New UN-ASEAN study reveals slow but devastating impacts of drought in the region.
Mandalay, 24 April 2019 – Future scenarios of drought in many parts of South-East Asia may become even more frequent and intense if actions are not taken now to build resilience, according to the latest joint study by the United Nations Economic and Social Commission for Asia and the Pacific (ESCAP) and the Association of Southeast Asian Nations (ASEAN).
Launched today at the 34th Meeting of the ASEAN Committee on Disaster Management, the study Ready for the Dry Years: Building Resilience to Drought in South-East Asia offers clear analysis on the principal risks in the region. The study is released against the backdrop of the ongoing drought in almost all countries in South-East Asia with social and economic impacts already being felt very strongly in Cambodia, the Philippines, Thailand and Viet Nam.
As reported by the study, the cumulative impacts of drought in the region strikes hardest at the poor and heightens inequality, as well as degrades land and increases the prospects of violent conflict. Droughts can also be particularly damaging in countries where many people rely on agriculture for primary employment (61% in Lao PDR, 41% in Viet Nam, 31% in Indonesia, 27% in Cambodia and 26% in the Philippines).
Over the past 30 years, droughts have affected over 66 million people in the region. However, due to their slow-onset, droughts are often under-reported and under-monitored, resulting in conservative estimates on its impact in the region. The study points out that the future could be even worse. With climate change, many more areas are likely to experience extreme conditions with severe consequences.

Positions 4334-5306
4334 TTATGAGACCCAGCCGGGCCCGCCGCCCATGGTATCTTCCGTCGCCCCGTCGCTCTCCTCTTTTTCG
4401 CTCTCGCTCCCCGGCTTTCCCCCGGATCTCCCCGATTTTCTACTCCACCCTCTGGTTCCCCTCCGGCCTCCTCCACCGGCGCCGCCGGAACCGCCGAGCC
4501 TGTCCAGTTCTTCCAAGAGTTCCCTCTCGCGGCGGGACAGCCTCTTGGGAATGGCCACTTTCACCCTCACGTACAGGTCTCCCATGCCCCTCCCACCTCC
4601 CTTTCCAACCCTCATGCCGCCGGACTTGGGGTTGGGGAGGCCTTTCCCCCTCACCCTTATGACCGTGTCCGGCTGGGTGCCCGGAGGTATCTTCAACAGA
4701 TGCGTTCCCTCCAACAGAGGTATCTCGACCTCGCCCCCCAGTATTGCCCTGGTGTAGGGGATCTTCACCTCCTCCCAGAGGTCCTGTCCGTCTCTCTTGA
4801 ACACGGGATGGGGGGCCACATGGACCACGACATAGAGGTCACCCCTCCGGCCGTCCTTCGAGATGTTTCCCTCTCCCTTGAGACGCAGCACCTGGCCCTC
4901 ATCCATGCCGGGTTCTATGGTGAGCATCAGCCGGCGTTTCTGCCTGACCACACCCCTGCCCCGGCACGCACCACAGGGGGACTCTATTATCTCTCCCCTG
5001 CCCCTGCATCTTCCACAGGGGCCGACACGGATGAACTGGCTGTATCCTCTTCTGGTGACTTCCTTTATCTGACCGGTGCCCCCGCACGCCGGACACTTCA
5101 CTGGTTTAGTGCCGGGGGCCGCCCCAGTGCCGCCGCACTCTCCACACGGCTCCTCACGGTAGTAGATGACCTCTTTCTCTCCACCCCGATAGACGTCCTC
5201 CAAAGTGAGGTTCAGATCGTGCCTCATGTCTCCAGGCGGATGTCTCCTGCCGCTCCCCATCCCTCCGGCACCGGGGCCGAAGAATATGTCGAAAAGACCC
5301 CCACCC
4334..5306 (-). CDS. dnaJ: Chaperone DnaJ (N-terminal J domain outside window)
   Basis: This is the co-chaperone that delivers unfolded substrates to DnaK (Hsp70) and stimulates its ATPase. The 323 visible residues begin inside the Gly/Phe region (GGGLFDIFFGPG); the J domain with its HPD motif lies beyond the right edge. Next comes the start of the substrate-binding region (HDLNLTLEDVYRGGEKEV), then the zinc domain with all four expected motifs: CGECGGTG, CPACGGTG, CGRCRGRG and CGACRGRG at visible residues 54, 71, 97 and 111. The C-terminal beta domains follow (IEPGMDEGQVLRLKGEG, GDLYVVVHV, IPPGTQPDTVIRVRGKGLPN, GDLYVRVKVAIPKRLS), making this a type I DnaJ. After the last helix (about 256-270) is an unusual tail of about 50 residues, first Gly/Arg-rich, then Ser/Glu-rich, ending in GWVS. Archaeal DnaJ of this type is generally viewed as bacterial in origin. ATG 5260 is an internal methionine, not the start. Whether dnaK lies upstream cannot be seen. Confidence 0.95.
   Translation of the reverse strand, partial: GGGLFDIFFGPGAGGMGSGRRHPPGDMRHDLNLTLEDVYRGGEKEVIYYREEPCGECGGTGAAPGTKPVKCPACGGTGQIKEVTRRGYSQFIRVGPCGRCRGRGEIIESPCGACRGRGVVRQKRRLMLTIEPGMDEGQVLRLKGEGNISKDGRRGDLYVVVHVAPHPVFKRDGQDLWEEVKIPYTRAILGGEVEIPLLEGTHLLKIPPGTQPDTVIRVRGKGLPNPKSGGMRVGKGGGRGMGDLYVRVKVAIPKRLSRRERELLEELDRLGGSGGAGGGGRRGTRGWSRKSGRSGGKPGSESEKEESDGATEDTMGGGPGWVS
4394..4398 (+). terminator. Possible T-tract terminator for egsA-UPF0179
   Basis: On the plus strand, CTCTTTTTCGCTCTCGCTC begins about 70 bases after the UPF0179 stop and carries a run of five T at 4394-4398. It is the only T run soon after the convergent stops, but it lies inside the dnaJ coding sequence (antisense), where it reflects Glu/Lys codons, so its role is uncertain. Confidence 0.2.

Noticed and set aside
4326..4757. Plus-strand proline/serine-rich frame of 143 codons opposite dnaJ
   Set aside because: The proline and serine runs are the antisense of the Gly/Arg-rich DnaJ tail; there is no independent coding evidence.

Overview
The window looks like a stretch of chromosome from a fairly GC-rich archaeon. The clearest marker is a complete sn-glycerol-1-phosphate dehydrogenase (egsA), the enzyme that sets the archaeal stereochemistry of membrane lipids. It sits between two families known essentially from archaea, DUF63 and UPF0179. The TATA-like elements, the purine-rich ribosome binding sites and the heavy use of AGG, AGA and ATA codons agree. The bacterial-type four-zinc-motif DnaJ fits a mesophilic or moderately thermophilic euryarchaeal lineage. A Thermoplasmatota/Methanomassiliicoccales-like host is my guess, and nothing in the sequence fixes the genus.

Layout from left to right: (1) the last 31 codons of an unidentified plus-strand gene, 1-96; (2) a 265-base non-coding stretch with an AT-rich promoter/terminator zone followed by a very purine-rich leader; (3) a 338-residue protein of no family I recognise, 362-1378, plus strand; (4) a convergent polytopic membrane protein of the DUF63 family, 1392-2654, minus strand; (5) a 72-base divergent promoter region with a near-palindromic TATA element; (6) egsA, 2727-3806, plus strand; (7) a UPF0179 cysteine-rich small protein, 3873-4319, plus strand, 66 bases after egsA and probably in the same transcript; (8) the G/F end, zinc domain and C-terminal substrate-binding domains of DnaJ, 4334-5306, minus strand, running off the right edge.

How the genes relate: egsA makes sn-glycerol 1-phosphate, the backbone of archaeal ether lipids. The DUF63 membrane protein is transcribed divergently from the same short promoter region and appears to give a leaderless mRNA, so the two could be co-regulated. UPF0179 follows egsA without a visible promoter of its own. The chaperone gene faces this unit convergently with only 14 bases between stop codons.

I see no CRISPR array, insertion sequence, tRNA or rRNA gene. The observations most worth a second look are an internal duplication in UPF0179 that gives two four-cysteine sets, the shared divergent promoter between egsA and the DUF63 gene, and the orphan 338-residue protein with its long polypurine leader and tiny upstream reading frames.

“More dry years are inevitable, but more suffering is not. Timely interventions now can reduce the impacts of drought, protect the poorest communities and foster more harmonious societies,” said United Nations Under-Secretary-General and Executive Secretary of ESCAP Armida Alisjahbana.
Increasing resilience to drought will require much better forecasting and more efficient forms of response, at both national and regional levels. Ready for the Dry Years proposes three priority areas of intervention for ESCAP and ASEAN – strengthening drought risk assessment and early warning services, fostering risk financing instruments that can insure communities against slow-onset droughts and lastly, enhancing people’s capacities to adapt to drought.
“The priority areas of intervention highlighted in this report will contribute to the development of policy responses to mitigate the impact of future drought and eventually will strengthen efforts on building the ASEAN Community that is resilient to drought,” said Secretary-General of ASEAN Dato Lim Jock Hoi.
The study was produced as part of ESCAP and ASEAN’s close collaboration on disaster risk reduction under the ASEAN-UN Joint Strategic Plan of Action on Disaster Management.